Heartened by recent by-election victories in Tiverton and Honiton and North Shropshire, both won by the Conservatives in 2019, the party’s performance in Dacorum will be an important signal as to how Sir Ed’s political fortunes are evolving. 

The Liberal Democrat leader told his party’s launch event: “We’re finding that lifelong Conservatives are saying they’ve had enough, that they’re never going to vote Conservative again and they’re switching to the Liberal Democrats”.

The Liberal Democrats will also be hoping that constituency boundary changes in Hertfordshire will create opportunities for inroads into this key part of the Blue Wall bloc come 2024.

At the 2019 general election, Conservative MP Sir Mike Penning won a majority of 14,563 in his Hemel Hempstead constituency, with the Liberal Democrats coming in third behind Labour on 6,317 votes. 

And South West Hertfordshire, Dacorum’s other constituency, is currently represented by the Conservatives’ Gagan Mohindra. Mr Mohindra replaced David Gauke as the area’s MP — the former Tory MP stood as an anti-Brexit independent candidate in the 2019 election. The Liberal Democrats finished fourth on 6,251 votes.

The new electoral map drawn by the independent Boundary Commission will see Sir Mike Penning’s Hemel Hempstead constituency spread west and split Gagan Mohindra’s South West Hertfordshire seat in two. The southern portion of Mohindra’s seat remains as South West Hertfordshire, but the northern portion joins up with fellow Conservative MP Bim Afolami’s Harpenden in a new Harpenden and Berkhamsted seat. 

The significant changes to Hertfordshire’s electoral map will have raised hopes at Liberal Democrat headquarters that the party can cause some electoral upsets here in 2024.


The last time local elections were held in Blackpool in 2019, voters chose to keep Labour in control of the council. However, the party has now lost majority control, holding 20 of the 42 seats with the Conservatives the largest opposition party on 15 councillors.

And since the 2019 local elections, Blackpool has sent two Conservative MPs to Westminster by way of Scott Benton and Paul Maynard. Mr Benton’s victory in Blackpool South made him the first Conservative MP to represent the constituency since 1997.

However, Mr Benton lost the Conservative whip just weeks ago after becoming embroiled in a lobbying scandal as a result of a sting by the Times newspaper. The MP has also clashed with his local Conservative Party which led to the resignation of its group leader and councillor Tony Williams in February this year.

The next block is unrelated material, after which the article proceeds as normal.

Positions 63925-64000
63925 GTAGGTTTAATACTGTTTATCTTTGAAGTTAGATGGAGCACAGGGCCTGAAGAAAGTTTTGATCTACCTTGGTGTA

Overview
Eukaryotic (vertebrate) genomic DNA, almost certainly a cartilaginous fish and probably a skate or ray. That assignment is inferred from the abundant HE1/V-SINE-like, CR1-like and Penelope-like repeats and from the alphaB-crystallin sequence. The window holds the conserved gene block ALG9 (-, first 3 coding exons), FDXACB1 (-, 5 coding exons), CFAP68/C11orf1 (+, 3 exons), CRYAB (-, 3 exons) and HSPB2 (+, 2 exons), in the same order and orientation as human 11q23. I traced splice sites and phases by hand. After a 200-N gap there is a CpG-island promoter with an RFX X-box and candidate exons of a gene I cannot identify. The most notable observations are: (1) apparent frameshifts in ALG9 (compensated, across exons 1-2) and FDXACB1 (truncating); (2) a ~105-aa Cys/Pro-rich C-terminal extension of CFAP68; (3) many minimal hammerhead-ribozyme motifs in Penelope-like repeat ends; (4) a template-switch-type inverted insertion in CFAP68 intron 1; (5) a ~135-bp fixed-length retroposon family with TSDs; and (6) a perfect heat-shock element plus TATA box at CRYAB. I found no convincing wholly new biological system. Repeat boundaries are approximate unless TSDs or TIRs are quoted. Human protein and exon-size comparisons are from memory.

The confluence of local and national trends probably puts Labour in prime position to take control of the council once more. A strong showing would set the party on course to reclaim its two parliamentary seats at the 2024 general election. 


The outcome of the battle for Bolton council will be another key signifier ahead of 2024. 

Labour ran the council throughout the 2010s but lost control in 2019, leaving the Conservatives in charge with a minority administration. The ruling party then saw off a challenge from Labour in the 2022 locals — but the current “all out” election means every single seat is up for grabs this time. 

Labour topped the poll last year and will hope to restore their control of the council which they had enjoyed for more than 30 of the past 40-odd years prior to 2019.

Like Hartlepool, Bolton is an example of an area Labour have to make progress in if they want to even think about forming a government in 2024. However, gaining overall control may prove difficult on this occasion, with one-fifth of the current council seats currently held by independent and small local parties.


Labour launched their local election campaign in Swindon at the start of April, immediately marking out the Wiltshire town as a key battleground. The party needs to win six seats to wrestle back control of the area’s council. 

Sir Keir will also be aware that his path to Downing Street runs directly through Swindon’s two parliamentary constituencies: Swindon South and Swindon North, both lost to the Conservatives in 2010.

Making no secret of his designs on the area, Sir Keir told Sky News on a walk-about at the start of April: “I’m measuring this on the road to the next general election and I want to see the Labour Party making real progress”.

Heidi Alexander, formerly the Labour MP for Lewisham East, is the South Swindon parliamentary candidate. She will be taking on former cabinet minister Robert Buckland in 2024. Her presence in the constituency is another key signifier of Starmer’s intent for Swindon. 

Both Buckland and Alexander have been busily doorstepping ahead of the May local elections. Their’s will be a clash to watch two years from now.